Review By JESSICA ALMY
I am Ivan. I am a gorilla.
It’s not as easy as it looks.
So begins the spare, beautiful tale of The One and Only Ivan, a novel about a gorilla kept in a shopping mall exhibit, next to animals forced to perform in a circus.
It’s difficult to review complex books, particularly those geared to children, and I find myself struggling to put into words what this book made me feel. I nearly used the word “heartbreaking” to describe Ivan, as I frequently found tears streaming down my face, but I also laughed out loud and was thoroughly satisfied with the ending, so perhaps the better descriptor is “heart-mending.”
What I find myself wanting to do is quote the book to you, so you’ll be moved by the language and will see how author Katherine Applegate manages to tell the story of a captive silverback gorilla from his perspective without anthropomorphizing him or debasing him. (I realize at this point in my review that we should come up with a variant on the word “dehumanize” that encompasses all the Great Apes — these are the kinds of thoughts that this book inspires.)
Among the passages I would quote to you would be this one —
Sadly, I cannot read, although I wish that I could. Reading stories would make a fine way to fill my empty hours.
Once, however, I was able to enjoy a book left in my domain by one of my keepers.
It tasted like termite.
But I wouldn’t know where to begin, or most importantly, end, and I might violate copyright laws or mangle a book that really ought to be read in its entirety. So, right now, stop reading my review long enough to place a hold on this book at your local library or order it from your favorite bookstore (Amazon affiliate link) — trust me, you’re going to want to read this one yourself — and I’ll just highlight some aspects of this book that you should be aware of before reading it with your child.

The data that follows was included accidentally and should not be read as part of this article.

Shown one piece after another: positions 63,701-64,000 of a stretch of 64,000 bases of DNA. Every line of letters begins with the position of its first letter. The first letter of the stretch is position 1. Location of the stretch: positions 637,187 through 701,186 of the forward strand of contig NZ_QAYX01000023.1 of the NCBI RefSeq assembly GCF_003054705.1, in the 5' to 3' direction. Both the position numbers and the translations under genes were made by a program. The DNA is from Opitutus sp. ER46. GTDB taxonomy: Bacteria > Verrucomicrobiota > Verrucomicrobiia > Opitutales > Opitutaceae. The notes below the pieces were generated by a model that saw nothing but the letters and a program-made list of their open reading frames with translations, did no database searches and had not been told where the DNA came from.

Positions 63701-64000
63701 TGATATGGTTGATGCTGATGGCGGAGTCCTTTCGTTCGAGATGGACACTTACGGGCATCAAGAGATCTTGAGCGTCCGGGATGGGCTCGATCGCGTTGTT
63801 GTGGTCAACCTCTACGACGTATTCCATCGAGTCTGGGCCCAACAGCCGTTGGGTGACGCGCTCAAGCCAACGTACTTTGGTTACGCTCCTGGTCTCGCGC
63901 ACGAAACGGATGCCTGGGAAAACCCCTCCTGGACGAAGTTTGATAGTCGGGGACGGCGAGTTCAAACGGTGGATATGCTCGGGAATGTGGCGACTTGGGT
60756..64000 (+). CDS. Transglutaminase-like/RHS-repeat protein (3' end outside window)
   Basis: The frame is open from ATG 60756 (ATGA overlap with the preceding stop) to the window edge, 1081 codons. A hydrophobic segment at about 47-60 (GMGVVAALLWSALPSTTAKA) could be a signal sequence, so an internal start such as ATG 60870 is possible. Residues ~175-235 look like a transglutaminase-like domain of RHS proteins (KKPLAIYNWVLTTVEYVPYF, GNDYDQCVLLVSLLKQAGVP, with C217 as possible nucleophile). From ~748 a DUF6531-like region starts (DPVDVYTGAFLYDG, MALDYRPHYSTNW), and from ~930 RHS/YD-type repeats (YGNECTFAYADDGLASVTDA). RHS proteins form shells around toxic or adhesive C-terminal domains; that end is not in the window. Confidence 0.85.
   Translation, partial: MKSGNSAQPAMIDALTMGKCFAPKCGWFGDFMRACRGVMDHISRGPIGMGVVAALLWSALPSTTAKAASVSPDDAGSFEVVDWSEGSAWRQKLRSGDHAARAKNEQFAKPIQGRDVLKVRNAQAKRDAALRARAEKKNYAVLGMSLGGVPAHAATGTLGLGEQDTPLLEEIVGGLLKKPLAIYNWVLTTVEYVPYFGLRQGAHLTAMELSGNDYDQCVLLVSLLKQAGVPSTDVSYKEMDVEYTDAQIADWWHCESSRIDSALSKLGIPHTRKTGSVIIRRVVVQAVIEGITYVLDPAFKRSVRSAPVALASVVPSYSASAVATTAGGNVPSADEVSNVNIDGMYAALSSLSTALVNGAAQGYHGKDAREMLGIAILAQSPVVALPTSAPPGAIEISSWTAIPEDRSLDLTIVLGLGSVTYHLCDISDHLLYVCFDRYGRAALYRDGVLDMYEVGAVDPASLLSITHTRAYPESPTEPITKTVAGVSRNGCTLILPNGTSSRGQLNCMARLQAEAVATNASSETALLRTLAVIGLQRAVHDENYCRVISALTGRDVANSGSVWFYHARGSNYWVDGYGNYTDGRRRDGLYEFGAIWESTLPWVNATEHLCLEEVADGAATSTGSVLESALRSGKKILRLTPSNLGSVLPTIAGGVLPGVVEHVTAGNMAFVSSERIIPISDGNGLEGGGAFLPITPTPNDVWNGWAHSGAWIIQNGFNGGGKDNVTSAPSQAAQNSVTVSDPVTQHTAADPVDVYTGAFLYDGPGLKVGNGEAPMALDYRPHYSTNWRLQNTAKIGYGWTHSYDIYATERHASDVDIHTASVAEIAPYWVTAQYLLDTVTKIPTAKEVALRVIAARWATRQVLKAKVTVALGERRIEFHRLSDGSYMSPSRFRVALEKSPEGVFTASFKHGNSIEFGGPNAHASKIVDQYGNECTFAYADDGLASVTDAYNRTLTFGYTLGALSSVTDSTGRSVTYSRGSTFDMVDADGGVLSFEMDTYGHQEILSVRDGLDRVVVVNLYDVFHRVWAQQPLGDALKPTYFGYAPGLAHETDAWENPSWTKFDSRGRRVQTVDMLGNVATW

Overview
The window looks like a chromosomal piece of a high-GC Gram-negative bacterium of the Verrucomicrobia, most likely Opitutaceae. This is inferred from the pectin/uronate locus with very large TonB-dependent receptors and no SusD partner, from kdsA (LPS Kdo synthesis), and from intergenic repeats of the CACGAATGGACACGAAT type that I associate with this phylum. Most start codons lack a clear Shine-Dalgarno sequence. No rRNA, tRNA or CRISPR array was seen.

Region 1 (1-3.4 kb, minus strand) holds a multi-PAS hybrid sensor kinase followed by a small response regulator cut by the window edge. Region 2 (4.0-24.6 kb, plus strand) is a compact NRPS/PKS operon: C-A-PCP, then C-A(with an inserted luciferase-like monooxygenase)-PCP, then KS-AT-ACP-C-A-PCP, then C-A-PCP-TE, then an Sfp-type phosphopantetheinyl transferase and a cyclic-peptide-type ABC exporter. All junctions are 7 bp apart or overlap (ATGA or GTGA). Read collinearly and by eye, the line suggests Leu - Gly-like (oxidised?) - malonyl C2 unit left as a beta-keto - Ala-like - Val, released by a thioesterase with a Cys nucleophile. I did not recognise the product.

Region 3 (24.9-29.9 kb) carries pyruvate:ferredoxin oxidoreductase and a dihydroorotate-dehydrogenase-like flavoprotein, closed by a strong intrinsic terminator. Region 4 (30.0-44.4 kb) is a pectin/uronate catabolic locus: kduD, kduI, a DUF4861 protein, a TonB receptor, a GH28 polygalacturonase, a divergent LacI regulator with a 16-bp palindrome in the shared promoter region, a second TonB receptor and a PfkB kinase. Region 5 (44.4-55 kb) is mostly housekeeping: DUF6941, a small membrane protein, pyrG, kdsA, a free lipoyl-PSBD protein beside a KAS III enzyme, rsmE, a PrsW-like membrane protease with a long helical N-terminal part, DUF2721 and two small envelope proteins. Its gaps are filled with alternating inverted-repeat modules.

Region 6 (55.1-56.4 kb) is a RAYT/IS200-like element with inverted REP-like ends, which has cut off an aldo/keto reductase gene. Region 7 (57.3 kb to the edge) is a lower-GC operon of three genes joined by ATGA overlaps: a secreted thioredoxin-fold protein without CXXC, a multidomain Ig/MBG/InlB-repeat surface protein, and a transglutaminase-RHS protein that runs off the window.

First, you ought to know that this book is fundamentally about keeping wild animals in captivity. It’s well-told and captivating, but some ugly truths are revealed in the story: that humans kill gorilla parents to get their babies for the pet trade; that social animals are often kept in solitary conditions (hence the title The One and Only Ivan); and that bullhooks (which Ivan calls “claw-sticks”) and chains are used to abuse elephants so they will perform tricks.
Second, families concerned with animal rights should be aware that the ending involves placing Ivan and his elephant companion Ruby in a zoo. But there is no illusion that a zoo is better than the wild. Good zoos are described as being “wild cages,” where animals can roam and humans don’t hurt them. Ivan points out, “It’s not a perfect place. …I can see that. A perfect place would not need walls.”
Finally, know that this book may leave your child (or you) struggling to understand what makes us human, given that we too are Great Apes, along with chimpanzees, bonobos, and orangutans, “all of us distant and distrustful cousins.”
Over 500 words into this review, I still haven’t told you about the incredibly inspiring character Julia, or how Ivan stands up for someone more defenseless than himself, or the positive light in which animal rights activists are portrayed. You’re just going to have to read it yourself.
This book is geared to kids ages 9 to 12, but would be suitable read-aloud to children as young as 6 and (if I haven’t already made clear) is easily enjoyed by adults.